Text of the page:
A New Formula Assignment Algorithm for the Deuterium Labeled Ultrahigh-Resolution Mass Spectrometry: Implications to the Formation Mechanism of Halogenated Disinfection Byproducts

02 September 2021, Version 1
This content is a preprint and has not undergone peer review at the time of posting.


The ultrahigh-resolution mass spectrometry (UHR-MS) coupled with isotope labeling is of increasing attentions in elucidating the transform mechanisms of dissolved organic matter (DOM). However, there is a paucity of automated formula assignment algorithm applicable to halogenated disinfection byproducts (Xn-DBPs), particurally for iodinated organic compounds, and deuterated DOM . Herein, for the first time, we have developed a novel formula assignment algorithm based on deuterium-labeled UHR-MS, namely FTMSDeu, and the algorithm was applied to determine precursor molecules of Xn-DBPs and evaluate the relative contribution of electrophilic addition and electrophilic substitution reactions in Xn-DBPs formation according to the hydrogen/deuterium exchange of DOM molecules. Furthermore, tandem mass spectrometry with homologous-based network analysis was employed to validate the formula assignment accuracy (41%) of FTMSDeu for iodinated disinfection byproducts (In-DBPs). And the remaining In-DBPs compounds were assigned with the empirical rule of minimum number of non-oxygen heteratoms. The electrophilic substitution accounted for 82%-98%, 71%-89%, and 43%-45% of Xn-DBPs formation for Xn-DBPs containing chlorine, bromine, and iodine, respectively, manifesting the dominant role of electrophilic substitution in chlorine disinfection under conditions of low bromine and iodine concentrations. The absence of presumed Xn-DBPs precursors in some treatments in this study also suggests that Xn-DBPs formation include secondary reactions (e.g., oxidation, hydrolysis) in addition to electrophilic addition and/or substitution of halogens. These findings highlight the significance of isotopically labeled UHR-MS techniques in revealing the transformation of DOM in natural and engineered systems.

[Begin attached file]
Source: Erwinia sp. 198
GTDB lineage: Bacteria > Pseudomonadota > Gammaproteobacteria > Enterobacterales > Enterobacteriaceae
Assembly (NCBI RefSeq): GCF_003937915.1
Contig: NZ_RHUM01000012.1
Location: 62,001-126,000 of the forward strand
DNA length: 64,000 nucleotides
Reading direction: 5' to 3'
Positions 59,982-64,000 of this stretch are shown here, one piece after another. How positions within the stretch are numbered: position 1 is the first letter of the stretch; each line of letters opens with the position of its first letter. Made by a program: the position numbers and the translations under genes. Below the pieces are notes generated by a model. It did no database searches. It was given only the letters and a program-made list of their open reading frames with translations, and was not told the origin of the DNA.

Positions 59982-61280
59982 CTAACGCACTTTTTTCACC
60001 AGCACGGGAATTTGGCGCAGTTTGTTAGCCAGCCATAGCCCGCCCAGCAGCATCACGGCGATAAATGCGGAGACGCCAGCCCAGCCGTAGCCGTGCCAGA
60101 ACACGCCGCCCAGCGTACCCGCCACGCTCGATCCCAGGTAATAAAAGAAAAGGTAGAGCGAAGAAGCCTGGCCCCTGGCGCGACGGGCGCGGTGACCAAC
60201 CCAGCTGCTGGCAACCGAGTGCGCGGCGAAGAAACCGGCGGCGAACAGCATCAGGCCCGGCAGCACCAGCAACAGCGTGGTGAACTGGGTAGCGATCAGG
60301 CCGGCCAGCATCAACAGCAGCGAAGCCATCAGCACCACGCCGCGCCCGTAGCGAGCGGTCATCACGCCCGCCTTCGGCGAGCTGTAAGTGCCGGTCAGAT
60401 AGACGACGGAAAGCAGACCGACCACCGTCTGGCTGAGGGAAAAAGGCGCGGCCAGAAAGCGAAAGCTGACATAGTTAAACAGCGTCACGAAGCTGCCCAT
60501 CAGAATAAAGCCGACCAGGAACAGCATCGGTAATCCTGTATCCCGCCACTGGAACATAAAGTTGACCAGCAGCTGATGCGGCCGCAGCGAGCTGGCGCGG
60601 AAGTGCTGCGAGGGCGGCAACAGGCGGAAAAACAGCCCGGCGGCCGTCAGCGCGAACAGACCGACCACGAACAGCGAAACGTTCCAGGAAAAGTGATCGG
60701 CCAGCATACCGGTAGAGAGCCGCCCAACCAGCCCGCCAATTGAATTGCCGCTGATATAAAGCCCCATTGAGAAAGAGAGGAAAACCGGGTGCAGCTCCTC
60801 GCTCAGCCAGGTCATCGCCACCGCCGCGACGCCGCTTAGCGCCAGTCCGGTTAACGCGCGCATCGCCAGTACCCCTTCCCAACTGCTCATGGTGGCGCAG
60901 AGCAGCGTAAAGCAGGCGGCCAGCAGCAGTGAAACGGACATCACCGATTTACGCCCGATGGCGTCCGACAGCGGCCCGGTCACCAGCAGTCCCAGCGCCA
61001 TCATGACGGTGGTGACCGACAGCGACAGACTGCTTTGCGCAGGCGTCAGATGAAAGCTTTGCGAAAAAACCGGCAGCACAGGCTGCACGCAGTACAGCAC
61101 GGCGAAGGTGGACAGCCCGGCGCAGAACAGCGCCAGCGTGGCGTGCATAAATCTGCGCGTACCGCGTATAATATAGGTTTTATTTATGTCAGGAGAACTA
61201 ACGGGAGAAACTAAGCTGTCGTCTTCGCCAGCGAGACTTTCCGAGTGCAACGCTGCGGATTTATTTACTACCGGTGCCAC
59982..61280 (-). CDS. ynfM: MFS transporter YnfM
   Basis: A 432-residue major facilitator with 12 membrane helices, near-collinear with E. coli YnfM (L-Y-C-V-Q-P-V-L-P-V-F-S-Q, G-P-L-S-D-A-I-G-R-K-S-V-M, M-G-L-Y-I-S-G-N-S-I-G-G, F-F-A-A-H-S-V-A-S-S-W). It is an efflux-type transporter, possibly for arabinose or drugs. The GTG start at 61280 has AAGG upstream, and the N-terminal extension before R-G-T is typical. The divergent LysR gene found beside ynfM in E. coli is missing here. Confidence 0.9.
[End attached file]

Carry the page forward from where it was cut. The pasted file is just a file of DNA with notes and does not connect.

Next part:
Disinfection byproducts
Deuterium labeling


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